For the third consecutive month, more HR professionals in the manufacturing and service sectors report that their organizations will be hiring in October 2012 compared with October 2011, according to the Society for Human Resource Management’s (SHRM) Leading Indicators of National Employment (LINE) survey, released Oct. 4, 2012. Likewise, seasonal job gains are likely to be slightly higher than a year ago but still below pre-recession levels, according to the annual holiday hiring forecast released Sept. 24 by Challenger, Gray & Christmas Inc.
The LINE Employment Report examines four key areas: employers’ hiring expectations, job vacancies, difficulty in recruiting top-level talent and new-hire compensation. It is based on a monthly survey of private-sector human resource professionals at more than 500 manufacturing and 500 service-sector companies.
Source: SHRM Leading Indicators of National Employment (LINE), www.shrm.org/line
Employment Expectations, Job Vacancies
The LINE results for October 2012 reflect an ongoing trend of steady job growth, with hiring rates expected to rise in the manufacturing and service sectors.
“Slightly more HR professionals are reporting that their organizations are hiring compared with the same time last year,” said Jennifer Schramm, GPHR, manager of SHRM’s workplace trends and forecasting program. “While more than one in three manufacturers and service-sector companies say they will add jobs in October, the pace of hiring in recent months has not been enough to make much of a dent in the unemployment rate.”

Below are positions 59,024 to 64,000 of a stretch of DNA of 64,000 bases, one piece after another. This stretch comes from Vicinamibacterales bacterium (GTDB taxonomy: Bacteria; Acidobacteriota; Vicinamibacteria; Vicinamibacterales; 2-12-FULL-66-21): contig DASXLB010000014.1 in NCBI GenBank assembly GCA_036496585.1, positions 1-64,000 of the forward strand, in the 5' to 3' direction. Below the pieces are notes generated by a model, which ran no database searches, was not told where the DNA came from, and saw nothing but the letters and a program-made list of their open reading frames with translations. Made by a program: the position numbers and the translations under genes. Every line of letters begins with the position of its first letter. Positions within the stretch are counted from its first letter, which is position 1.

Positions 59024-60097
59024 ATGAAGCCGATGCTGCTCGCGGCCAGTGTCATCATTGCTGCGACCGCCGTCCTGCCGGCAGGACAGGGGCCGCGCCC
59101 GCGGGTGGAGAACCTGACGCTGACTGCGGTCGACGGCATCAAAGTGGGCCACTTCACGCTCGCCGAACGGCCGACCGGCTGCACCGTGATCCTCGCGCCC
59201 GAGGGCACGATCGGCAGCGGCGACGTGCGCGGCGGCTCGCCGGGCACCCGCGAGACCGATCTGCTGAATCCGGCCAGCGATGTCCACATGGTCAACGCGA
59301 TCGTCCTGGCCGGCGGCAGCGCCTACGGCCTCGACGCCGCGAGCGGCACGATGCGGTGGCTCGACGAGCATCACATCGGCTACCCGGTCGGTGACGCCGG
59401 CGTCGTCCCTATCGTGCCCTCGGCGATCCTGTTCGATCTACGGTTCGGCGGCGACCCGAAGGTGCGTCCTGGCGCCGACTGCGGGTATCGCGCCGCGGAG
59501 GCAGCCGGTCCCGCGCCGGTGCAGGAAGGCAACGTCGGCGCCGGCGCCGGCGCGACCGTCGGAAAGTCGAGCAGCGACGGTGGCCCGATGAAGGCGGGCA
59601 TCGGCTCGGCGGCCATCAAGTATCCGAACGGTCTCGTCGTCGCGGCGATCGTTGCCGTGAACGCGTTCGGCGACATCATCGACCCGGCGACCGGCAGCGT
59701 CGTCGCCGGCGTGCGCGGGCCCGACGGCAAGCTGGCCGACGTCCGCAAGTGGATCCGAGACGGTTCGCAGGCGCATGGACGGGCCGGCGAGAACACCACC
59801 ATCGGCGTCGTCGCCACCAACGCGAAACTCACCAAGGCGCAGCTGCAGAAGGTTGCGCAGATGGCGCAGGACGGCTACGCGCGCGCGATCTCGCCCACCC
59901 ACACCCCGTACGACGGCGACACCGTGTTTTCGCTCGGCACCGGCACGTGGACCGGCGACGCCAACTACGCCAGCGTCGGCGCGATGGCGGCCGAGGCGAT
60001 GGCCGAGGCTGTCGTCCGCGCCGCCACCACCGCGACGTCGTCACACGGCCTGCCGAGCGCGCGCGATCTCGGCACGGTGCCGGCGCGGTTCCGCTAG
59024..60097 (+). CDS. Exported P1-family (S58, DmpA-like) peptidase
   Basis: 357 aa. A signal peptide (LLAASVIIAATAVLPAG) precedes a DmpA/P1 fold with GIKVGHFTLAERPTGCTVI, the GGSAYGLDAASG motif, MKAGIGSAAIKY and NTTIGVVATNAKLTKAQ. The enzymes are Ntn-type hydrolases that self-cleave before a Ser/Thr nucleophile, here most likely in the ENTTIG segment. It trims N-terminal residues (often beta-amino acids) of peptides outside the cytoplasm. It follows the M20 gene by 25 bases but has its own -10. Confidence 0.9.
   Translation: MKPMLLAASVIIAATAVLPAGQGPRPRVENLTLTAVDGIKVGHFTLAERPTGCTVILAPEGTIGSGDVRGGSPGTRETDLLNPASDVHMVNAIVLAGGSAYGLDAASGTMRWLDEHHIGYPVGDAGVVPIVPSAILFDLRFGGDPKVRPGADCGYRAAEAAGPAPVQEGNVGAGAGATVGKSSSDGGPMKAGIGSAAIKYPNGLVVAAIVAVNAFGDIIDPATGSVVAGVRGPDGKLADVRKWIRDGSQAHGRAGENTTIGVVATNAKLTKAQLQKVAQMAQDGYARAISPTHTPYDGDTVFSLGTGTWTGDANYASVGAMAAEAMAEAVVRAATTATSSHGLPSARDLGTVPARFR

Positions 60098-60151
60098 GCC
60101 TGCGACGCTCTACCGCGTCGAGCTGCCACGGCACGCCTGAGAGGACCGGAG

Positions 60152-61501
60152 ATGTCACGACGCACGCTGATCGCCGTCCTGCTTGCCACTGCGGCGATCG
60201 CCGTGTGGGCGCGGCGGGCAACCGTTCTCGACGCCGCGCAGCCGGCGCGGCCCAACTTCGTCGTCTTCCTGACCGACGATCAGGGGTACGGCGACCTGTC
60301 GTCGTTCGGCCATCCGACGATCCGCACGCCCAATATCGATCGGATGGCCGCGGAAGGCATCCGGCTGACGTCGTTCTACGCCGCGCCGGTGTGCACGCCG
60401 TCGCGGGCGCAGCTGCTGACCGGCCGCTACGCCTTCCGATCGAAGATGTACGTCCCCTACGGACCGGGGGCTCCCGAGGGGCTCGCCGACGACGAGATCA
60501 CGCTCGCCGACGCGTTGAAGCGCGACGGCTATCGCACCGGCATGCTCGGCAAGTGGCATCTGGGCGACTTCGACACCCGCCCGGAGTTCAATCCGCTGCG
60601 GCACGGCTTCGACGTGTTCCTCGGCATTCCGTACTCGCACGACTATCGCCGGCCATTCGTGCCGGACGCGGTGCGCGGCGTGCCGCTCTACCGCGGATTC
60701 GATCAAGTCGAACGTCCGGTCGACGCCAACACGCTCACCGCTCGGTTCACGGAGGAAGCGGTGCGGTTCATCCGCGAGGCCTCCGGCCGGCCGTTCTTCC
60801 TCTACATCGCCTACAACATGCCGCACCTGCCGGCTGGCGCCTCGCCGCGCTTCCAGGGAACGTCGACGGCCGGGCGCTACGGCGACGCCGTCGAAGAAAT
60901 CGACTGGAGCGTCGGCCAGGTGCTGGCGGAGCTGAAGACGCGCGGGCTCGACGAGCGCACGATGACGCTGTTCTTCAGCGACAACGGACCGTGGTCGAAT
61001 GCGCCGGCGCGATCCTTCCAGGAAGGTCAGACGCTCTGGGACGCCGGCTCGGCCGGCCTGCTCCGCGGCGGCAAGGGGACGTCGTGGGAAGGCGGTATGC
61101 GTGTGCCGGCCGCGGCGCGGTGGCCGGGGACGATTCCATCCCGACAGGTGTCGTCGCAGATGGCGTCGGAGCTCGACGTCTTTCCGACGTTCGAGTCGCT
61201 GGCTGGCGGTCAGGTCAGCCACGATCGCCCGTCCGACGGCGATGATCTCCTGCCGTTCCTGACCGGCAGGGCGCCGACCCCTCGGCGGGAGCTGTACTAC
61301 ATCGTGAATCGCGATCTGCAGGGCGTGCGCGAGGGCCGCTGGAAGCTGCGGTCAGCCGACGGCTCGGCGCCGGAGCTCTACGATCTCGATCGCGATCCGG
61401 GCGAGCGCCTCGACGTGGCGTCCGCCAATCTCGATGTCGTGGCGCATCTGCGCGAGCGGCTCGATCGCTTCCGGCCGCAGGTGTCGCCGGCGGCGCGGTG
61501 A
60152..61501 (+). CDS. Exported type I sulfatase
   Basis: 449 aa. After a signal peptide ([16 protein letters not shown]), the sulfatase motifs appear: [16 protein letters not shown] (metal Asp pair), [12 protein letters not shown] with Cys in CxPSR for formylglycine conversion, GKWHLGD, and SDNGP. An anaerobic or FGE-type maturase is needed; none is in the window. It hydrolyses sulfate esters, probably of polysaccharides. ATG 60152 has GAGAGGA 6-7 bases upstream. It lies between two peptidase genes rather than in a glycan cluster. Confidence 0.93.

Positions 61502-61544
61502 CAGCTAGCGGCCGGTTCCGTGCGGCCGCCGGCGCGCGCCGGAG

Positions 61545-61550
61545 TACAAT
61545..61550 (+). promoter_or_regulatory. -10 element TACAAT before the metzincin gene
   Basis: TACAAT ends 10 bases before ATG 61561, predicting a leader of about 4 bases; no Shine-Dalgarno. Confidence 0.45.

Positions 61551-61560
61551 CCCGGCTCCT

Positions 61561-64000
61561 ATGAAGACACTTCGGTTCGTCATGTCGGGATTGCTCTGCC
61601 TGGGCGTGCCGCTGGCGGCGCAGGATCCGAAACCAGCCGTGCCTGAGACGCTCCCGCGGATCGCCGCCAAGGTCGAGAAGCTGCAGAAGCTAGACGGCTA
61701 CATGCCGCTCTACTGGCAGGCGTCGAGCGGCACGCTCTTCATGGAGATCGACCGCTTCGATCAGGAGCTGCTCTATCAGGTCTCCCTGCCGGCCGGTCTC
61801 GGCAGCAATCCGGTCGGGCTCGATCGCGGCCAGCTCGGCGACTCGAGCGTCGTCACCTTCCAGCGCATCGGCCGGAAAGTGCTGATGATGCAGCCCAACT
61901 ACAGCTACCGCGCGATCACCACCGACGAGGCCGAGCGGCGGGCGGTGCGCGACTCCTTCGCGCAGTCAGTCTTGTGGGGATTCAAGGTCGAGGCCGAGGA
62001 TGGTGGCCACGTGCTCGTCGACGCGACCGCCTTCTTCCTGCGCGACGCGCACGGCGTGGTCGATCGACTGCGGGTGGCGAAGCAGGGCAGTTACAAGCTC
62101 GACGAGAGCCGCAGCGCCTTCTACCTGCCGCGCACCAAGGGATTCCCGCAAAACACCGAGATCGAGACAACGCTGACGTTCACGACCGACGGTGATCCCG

In seven of the past 12 months, manufacturing hiring has trailed the previous year’s rate, according to LINE data. During that same time period, service-sector hiring fell behind the previous year’s rate in nine of 12 months.
However, a net of 34.6 percent of manufacturers will add jobs in October 2012 (49.8 percent will hire, 15.2 percent will cut jobs). The sector’s hiring index will rise in October on a year-over-year basis by a net of 4.2 points.
A net of 33.9 percent of service-sector companies will add jobs in October 2012 (40.4 percent will conduct hiring, 6.5 percent will trim payrolls), and the service hiring index will rise by 4.9 points compared with October 2011.
Unfortunately, the layoff rate will rise in manufacturing in October, as well; layoffs are expected to fall in the services sector in October compared with October 2011.
Salaried job openings fell in manufacturing but rose in services in September 2012 compared with September 2011, according to this month’s LINE data. By contrast, hourly job vacancies, or nonexempt positions, rose in manufacturing and fell in services in September compared with a year ago. Changes in the number of job vacancies can be one of the earliest indicators of a shift in the balance between labor supply and demand.
In the manufacturing sector, a net total of 9.1 percent of respondents reported increases in exempt vacancies in September (22.5 percent reported increases, 13.4 percent reported decreases). This represents a 1.3-point decrease from September 2011. In the service sector, a net total of 16.7 percent of respondents reported increases in exempt vacancies in September (29.6 percent reported increases, 12.9 percent reported decreases). That is a 9.3-point increase from September 2011.